Melvyn Weiss, the long-reigning king of multibillion-dollar U.S. class action litigation, has agreed to plead guilty to a federal racketeering charge in a case accusing his firm of paying secret kickbacks to plaintiffs, his lawyer said Thursday.
The Bronx-born Weiss, 72, pioneered high-stakes shareholder litigation in U.S. courts and is best known for landing more than $1 billion in settlements for investors hurt by the Drexel Burnham Lambert junk bond scandal in the 1980s and an estimated $10 billion in damages from insurance companies accused of misleading sales methods in the late 1990s.
Under a plea deal, Weiss could receive a prison sentence ranging from 18 to 33 months and has agreed to pay $10 million in fines and forfeiture, his lawyer, Benjamin Brafman, said in a statement.
Milberg Weiss, the New York law firm he co-founded and turned into the top U.S. shareholder firm, dropped his name Thursday after the plea deal was announced.
Prosecutors said they would recommend that Weiss serve 33 months in prison.
The deal, filed Thursday in federal court in Los Angeles, proposes a sentence and fines that are more onerous than for the other six other Milberg Weiss defendants who have pleaded guilty. It must to be approved by U.S. District Judge John Walter.
“I deeply regret my conduct and apologize to all those who have been affected, including all of the wonderful and extremely talented lawyers and other employees of the firm, none of whom had any involvement in any wrongdoing,” Weiss said in a statement.
‘A SCHEME BASED IN GREED’
Weiss is the fourth attorney from Milberg Weiss to plead guilty to what U.S. Attorney Thomas O’Brien described Thursday as “a scheme based in greed (that) affected the integrity of the courts and the interests of an untold number of absent class members.”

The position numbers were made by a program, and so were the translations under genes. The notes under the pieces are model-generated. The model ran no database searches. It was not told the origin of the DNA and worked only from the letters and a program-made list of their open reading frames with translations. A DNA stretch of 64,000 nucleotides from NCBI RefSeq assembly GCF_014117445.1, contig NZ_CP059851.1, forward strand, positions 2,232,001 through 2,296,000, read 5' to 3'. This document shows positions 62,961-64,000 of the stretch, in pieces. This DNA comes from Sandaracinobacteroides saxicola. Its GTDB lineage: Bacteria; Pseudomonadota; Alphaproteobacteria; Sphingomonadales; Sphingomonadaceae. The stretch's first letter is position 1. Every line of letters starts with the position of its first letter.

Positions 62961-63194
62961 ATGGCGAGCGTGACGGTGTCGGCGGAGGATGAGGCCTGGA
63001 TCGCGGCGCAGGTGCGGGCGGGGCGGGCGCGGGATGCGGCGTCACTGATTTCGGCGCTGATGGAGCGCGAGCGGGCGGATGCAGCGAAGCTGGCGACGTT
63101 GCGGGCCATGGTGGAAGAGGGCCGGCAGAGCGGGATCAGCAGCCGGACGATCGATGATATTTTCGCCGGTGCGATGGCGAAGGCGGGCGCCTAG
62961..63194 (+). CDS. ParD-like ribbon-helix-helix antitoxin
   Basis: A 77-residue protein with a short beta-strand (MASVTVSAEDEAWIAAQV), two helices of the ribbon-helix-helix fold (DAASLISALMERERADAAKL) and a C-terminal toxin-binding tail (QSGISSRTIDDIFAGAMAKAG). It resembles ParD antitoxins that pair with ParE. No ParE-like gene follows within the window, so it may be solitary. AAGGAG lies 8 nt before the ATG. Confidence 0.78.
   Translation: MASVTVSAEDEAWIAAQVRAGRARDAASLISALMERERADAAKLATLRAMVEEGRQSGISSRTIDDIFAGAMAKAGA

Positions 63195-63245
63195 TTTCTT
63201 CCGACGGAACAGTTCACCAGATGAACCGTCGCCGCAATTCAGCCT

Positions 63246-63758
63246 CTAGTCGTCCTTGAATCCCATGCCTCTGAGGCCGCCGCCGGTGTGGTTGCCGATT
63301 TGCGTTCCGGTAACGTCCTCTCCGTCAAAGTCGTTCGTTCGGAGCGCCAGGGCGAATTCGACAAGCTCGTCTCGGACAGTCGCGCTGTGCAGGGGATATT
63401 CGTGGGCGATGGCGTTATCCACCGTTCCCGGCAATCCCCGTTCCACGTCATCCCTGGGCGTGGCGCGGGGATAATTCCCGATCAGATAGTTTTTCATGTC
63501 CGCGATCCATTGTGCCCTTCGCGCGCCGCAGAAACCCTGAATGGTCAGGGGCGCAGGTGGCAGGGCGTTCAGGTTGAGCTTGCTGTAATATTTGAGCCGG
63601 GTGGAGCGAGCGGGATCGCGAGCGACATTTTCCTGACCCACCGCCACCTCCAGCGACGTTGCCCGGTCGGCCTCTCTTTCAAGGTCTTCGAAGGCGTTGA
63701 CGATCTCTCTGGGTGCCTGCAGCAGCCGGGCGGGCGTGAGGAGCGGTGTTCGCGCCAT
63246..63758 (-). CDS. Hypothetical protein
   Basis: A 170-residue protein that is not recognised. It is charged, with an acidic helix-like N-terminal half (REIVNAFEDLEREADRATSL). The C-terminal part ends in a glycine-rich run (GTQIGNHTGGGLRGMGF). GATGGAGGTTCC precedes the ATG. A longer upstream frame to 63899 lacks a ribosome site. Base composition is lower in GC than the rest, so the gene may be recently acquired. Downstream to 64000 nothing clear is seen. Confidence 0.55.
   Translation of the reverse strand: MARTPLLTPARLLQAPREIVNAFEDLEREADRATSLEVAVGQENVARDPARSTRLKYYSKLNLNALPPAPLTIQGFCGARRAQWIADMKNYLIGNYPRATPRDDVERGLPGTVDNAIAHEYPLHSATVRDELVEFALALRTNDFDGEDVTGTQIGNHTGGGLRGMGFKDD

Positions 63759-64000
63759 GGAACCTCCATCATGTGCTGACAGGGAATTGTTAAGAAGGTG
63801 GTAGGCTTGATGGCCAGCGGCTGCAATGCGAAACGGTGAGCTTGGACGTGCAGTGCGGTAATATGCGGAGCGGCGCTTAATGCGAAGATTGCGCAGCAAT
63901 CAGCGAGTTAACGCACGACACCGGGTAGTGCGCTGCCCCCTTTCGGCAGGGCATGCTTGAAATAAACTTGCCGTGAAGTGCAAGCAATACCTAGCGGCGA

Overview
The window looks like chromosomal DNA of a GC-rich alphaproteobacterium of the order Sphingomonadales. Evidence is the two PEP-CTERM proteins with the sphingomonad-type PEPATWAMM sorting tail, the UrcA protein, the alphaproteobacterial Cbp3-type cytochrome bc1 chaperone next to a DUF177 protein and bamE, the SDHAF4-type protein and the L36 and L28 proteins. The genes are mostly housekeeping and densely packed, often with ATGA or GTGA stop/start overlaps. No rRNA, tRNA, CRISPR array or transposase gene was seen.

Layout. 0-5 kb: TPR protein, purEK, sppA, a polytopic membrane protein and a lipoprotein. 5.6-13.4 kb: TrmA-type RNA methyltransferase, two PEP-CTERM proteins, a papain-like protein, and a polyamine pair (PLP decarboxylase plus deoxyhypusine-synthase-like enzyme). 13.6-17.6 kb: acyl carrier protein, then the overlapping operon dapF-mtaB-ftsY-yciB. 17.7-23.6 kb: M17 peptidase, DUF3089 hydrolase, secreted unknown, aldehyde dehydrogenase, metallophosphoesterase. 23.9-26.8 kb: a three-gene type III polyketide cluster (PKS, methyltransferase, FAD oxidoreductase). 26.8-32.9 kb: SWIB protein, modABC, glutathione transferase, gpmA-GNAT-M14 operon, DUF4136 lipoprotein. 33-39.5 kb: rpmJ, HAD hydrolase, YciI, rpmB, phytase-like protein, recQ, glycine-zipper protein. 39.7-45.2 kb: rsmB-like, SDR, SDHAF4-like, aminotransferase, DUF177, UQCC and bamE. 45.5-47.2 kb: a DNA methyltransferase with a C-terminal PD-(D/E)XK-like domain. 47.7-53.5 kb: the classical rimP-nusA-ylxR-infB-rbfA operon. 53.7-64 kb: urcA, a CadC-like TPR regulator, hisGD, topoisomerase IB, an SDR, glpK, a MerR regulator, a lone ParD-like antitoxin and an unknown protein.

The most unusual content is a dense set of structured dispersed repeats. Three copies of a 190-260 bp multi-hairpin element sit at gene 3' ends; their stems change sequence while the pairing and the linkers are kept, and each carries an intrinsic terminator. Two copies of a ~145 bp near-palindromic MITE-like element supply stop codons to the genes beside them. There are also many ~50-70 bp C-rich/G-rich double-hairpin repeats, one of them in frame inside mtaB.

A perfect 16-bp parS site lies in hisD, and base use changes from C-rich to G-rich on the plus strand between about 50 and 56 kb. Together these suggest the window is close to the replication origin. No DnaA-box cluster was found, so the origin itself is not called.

Weiss’ plea follows that of his protege William Lerach, who pleaded guilty to a single count of conspiracy and was sentenced to two years in prison.
Milberg Weiss maintained a stable of clients with large stock portfolios who served or recruited family members or friends to serve as lead plaintiffs in its lawsuits in exchange for a share of the firm’s legal fees.
The arrangement allowed Milberg Weiss to be first to file lawsuits and, before class action reforms stripped away the first-to-file advantage, to obtain lead counsel status and a larger share of fees.
The illegal kickbacks were paid to clients in cash kept in a firm safe, or through intermediary law firms, prosecutors said.
Three former Milberg Weiss clients also have pleaded guilty in connection with the scheme, which prosecutors said stretched over 25 years and involved more than 225 class action and shareholder derivative action lawsuits and more than $200 million in legal fees.
Weiss’ former firm and outside attorney Paul Selzer, who is accused of funneling payments to clients, are the only remaining defendants in the case. Both have pleaded not guilty and are to go to trial in August.
The firm announced Thursday that it had changed its name to Milberg LLP, and was “seeking to find a fair and appropriate resolution of remaining issues,” Sanford Dumain, a member of the firm’s executive committee, said in a statement.
(Additional reporting by Martha Graybow, editing by Richard Chang)
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